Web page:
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It’s been a while since my last post and I have done very little regarding Warhammer since then. Due to a variety of personal and professional reasons I pretty much just dropped out of the hobby. I didn’t expect to be out for long but as more and more time passed it became more and more difficult to even think about getting back into things. In other words, a momentary overload devolved into a long term hobby funk. I never fully lost interest, I have continued to spend a lot of time at work daydreaming about various projects, but it just became a bit overwhelming. I can’t just jump back in where I left off because I’ve lost my momentum and I’m just not inspired enough by what I was working on last to rekindle that spark of motivation. In this article I discuss how I am organizing my Warhammer collection and creating a plan to get myself back on track.
Warhammer is an overwhelming hobby!
Let’s face it, this hobby is a lot of work. Just figuring out what you want in your army can take hours upon hours of research, evaluation, and consideration. The models aren’t cheap so you don’t want to dump a bunch of cash into something you won’t be happy with later. Not to mention the time it takes to assemble and paint everything. If you’re anything like me you agonize over what color scheme to use for your army, then for each squad you agonize over how to make it fit that overall scheme. Even if you decide to go with one of the standard GW color schemes you still have to figure out how to actually pull that off in an effective way. GW has a funny habit of telling you that a single coat each of Base, Layer, and Shade will make your model look just like the ones in their glossy photos but we all know that’s a crock. That may get you a reasonable table-ready paint job but if you want to go beyond that you’ll need to figure it out on your own or find a tutorial online that works for you. It is an overwhelming hobby to get into, and stepping back into it can be just as overwhelming. You may be past the initial confusion of someone trying to figure out how to get started but knowing what you’re about to get back into can sometimes be worse than not knowing what you are getting into.
Personally, I have accumulated a fairly large collection of models over the years. Many of these, probably most of these, are still unpainted or even un-assembled. A lot of them are used pieces I picked up cheap, meaning they need to be fixed. Or I’ve had them sitting around for so long that they are horribly outdated or broken from years of reckless storage. So on top of everything else I have this mountain of neglected plastic and pewter looming over me. Painted or not, my collection spans several different armies and stretches back through the 90’s. When you barely know what you have to work with it’s pretty hard to know where to start!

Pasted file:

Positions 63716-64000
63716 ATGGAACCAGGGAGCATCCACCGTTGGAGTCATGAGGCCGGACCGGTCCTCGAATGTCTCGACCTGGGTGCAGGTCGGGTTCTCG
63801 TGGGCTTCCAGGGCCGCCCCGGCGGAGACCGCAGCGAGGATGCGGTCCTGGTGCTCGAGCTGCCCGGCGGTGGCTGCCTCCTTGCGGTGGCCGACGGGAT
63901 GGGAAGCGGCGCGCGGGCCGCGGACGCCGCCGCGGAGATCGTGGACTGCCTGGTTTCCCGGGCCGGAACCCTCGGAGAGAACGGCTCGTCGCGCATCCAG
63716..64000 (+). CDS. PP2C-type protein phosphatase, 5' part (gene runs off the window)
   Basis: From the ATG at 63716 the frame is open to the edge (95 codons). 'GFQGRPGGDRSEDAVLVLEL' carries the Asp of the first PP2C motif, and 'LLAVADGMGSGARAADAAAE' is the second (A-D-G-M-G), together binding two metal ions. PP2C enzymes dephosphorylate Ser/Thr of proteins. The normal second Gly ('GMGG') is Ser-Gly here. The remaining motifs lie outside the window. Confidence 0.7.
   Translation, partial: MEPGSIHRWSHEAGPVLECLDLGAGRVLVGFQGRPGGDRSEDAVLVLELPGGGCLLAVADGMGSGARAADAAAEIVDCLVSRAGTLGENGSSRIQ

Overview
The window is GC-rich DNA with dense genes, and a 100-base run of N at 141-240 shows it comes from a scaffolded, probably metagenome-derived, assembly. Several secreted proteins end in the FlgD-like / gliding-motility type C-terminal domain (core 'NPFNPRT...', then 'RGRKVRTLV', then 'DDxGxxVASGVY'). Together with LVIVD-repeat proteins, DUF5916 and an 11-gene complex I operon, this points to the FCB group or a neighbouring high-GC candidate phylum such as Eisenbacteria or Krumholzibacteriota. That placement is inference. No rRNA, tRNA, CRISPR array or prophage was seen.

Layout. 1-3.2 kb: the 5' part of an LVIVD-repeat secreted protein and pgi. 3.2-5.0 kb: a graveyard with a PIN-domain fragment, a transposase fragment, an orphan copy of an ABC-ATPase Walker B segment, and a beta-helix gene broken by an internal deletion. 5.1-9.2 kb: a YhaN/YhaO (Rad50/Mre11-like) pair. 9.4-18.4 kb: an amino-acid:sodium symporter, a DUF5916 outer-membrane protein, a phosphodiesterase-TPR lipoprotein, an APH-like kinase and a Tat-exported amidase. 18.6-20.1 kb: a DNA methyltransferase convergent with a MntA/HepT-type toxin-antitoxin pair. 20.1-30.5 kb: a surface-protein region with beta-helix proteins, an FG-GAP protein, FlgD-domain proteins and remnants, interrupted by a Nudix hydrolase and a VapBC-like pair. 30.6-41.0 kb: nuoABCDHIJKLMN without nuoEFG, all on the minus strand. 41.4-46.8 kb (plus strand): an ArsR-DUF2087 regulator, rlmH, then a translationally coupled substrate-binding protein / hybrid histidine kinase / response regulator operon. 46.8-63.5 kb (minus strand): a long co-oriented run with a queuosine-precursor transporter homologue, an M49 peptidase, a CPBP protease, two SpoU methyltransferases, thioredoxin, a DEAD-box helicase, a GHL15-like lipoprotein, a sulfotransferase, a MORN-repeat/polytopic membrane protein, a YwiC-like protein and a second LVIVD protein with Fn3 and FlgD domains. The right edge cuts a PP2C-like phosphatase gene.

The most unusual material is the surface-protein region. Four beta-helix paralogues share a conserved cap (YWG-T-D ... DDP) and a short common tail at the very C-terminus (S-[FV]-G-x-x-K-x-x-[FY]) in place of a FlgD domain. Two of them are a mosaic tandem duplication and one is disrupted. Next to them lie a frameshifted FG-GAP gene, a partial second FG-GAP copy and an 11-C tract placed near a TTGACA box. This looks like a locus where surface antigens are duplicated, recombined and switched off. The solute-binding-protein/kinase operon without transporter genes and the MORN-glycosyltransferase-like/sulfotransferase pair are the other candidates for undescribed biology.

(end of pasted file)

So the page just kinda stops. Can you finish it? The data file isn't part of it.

Every project needs a plan.
The key to any overwhelming problem is to break it down into executable pieces. Identify your goals, identify the steps required and obstacles to address, plan your action items, and be prepared to adjust your plan as situations change. So here is my plan of attack:
Determine my initial goals for each army.
Figure out what I’m working with: I will create an inventory list of my models including Faction and level of completion.
I will then calculate the points cost of the models/units that are complete so that I can determine what I actually have as field-able armies.
At this I can re-evaluate my goals for each army and build a more specific plan.
Once I determine which models fall into my core plan I can decide what of the remaining models I want to keep and whether there’s anything I’d rather sell off.
Finally, I can work on some models! My hope is that by digging through everything and creating an achievable plan will help rekindle some of my passion for the hobby and focus it into action. I will update the list as I complete or liquidate models, and as I acquire more in the future.
Step 1 is to lay out my goals for each faction. I want to have a 1500 point minimum foundation for each of my primary factions: Orks, Reavers (counts as Space Wolves,) and Rebel Grots (counts as Imperial Guard.) I also acquired a collection of Chaos Space Marines from a friend which I plan to field as allies to my Rebel Grots (using IA13 Renegade rules for the Grots instead of IG.) Because the CSM will start as an allied force I just need a base HQ and single Troop choice to start and I won’t need to fill in points. That is good because I want my CSM force to be pretty conversion heavy so the very low “buy-in” to get them on the table will allow me to focus on the fun projects and not be overwhelmed by trying to get enough points pulled together. The Eldar I will tally but otherwise shelf for now. They’re just not what I’m interested in working on lately. I also have a bunch of Necromunda and other assorted models that I am going to label as Renegades for now since they will most likely be used as Cultists or Renegades. So essentially I plan to complete three 1500 point armies and an allied force before I move on to modelling at whim. Easy, right? Well, it would probably be madness to shoot for that if I were starting from scratch but I’ve been painting models since 1990 so I must have made some kind of progress by now.